Exciting new projects planned after successful ESCRS meetings

The ESCRS is increasing its commitment to year-round education and training by developing the resources on its website

David Spalton

Posted: Monday, May 9, 2016


The ESCRS has just had the two most successful meetings in its history, with over 8,500 delegates at the annual congress in Barcelona last September and over 2,200 delegates from 74 different countries at the winter meeting in Athens in February. 

We face headwinds from financial stringency and changes in medical regulation over the next year, but we go forward in robust health and a strong financial situation.
In Athens, the Board agreed to increase our commitment to year-round education and training by developing the resources on our website:
At present, we have the very successful iLearn platform aimed at trainees, the Video of the Month, the Eye Contact studio interviews, and ESCRS on Demand to catch up on what you missed at the meetings.

The next development will be to offer a ‘Surgical Reference Video’ section illustrating high quality ‘how to do’ surgical technique and we would like you to submit material for this teaching archive.

There are many videos on YouTube of variable quality and content, but our site will offer only high-quality material selected for its teaching impact. Examples could be something simple such as a clip on how to perform stop and chop or divide and conquer, or how to handle a particular complication.
For example, Dr Brian Little showed a lovely clip in Athens of how to avoid disaster from a PC rupture during IA, which would be ideal. Other examples might be to show how to manage zonular dialysis, a subluxed lens or fixation in absence of capsular support, or procedures which cataract surgeons do from time to time such as removal of a pterygium, a trabeculectomy or  MIGS procedures.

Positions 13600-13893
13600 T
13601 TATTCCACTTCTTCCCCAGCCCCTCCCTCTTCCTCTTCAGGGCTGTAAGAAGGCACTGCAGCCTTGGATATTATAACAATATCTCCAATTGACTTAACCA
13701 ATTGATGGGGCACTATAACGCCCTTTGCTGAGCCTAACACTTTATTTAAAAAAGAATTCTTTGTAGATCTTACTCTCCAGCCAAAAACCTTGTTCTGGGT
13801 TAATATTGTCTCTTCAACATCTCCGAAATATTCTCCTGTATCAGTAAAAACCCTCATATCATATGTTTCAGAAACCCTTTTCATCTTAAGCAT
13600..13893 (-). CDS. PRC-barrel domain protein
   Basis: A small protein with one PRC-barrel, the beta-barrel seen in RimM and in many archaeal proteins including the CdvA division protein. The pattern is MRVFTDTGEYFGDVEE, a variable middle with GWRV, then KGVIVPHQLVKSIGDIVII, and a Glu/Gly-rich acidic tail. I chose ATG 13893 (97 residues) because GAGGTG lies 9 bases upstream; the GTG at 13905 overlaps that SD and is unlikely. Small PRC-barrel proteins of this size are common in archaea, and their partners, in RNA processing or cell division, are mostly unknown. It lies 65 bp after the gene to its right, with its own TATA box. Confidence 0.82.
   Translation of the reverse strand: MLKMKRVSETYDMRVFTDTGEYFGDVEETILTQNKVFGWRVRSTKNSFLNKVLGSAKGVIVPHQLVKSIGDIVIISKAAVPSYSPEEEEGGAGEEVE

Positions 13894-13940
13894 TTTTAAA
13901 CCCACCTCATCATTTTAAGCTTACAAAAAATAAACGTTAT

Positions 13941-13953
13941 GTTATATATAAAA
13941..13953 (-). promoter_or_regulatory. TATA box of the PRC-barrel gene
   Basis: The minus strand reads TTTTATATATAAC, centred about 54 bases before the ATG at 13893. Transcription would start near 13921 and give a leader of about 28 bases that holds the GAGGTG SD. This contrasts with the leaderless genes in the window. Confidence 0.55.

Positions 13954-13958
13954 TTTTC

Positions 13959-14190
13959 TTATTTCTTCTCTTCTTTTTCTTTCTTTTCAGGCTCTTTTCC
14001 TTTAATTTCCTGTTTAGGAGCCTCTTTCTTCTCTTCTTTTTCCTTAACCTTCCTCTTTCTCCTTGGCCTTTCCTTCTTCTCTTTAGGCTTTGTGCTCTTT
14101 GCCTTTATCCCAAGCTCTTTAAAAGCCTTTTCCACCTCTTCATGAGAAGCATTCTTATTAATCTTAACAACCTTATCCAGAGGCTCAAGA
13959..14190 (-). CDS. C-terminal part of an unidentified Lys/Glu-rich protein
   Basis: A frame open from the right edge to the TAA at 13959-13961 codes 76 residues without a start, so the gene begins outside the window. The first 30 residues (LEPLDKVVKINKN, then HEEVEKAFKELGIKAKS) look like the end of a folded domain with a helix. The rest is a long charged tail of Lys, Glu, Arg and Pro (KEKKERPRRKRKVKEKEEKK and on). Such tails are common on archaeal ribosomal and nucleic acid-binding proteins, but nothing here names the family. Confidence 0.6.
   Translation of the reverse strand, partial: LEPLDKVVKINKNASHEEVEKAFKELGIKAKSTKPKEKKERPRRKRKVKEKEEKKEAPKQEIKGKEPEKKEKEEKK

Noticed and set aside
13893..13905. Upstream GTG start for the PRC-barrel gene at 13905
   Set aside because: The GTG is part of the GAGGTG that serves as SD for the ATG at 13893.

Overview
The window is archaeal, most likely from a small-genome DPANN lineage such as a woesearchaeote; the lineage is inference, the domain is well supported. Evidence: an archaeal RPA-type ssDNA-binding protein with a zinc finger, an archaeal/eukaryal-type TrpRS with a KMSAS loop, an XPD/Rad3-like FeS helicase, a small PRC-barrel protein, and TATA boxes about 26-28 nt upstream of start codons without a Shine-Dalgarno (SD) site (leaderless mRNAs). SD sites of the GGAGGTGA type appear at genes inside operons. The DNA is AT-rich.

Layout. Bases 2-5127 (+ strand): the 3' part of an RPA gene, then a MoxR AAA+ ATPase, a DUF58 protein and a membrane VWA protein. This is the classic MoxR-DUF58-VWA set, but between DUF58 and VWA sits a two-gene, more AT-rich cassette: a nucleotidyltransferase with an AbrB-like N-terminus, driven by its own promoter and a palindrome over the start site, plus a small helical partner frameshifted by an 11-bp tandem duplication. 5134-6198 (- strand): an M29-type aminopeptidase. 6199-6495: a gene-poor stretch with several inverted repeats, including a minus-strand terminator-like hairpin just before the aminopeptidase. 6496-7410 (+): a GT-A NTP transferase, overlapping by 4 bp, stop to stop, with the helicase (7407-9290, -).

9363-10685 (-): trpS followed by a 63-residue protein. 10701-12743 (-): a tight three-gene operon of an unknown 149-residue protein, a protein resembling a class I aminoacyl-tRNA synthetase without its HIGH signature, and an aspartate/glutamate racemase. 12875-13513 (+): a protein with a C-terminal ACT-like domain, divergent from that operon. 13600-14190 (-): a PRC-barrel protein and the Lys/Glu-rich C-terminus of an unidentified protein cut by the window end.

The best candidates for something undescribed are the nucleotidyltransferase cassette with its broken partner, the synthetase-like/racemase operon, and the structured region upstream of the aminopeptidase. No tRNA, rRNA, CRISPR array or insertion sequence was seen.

The aim is to have a tagged and searchable comprehensive collection, but not to have glitzy fascinomas – there are other forums for these enjoyable exercises of surgical dexterity. We want to build a bank of clear and explicit surgical techniques, and Dr Richard Packard has kindly agreed to take charge of this project. Videos can be submitted to:

Voice-overs will often be helpful but musical backgrounds not. Videos will be credited to the author but we reserve the right to edit them appropriately. Videos will not be downloadable but only viewable by members through the ESCRS website.

Another development will be an online museum, which will be curated by Dr Packard and Prof Andrzej Grzybowski. Many of the younger generation of surgeons are oblivious to the rich history and the trials and tribulations that have led to modern cataract surgery. I can personally recall the very emotional and heated controversy as implant and phaco surgery developed during the 1980s and 1990s. This is part of our heritage and must not be forgotten.
We would like any material of historical interest such as video clips or still images of people, early IOL designs, operations and techniques – in fact anything of historical interest.

I shall be contributing my video of Sir Harold Ridley’s first operation and a video of the surgical logbook from St Thomas’ Hospital, London, showing that he did the first implant with the cataract surgery as a primary procedure and the implant as a secondary operation four months later – something glossed over in the later furore because he didn’t want to admit that he had put the patient’s eye in double jeopardy with the substantial risk in those days of a second operation.
Contributions will be acknowledged, and in this instance material will be downloadable by members to add interest to presentations and lectures. Please submit material to:

I am very excited about these two new projects, as they will add greatly to the content of our website, and I look forward to receiving historical material and videos from you in the coming months.

David Spalton: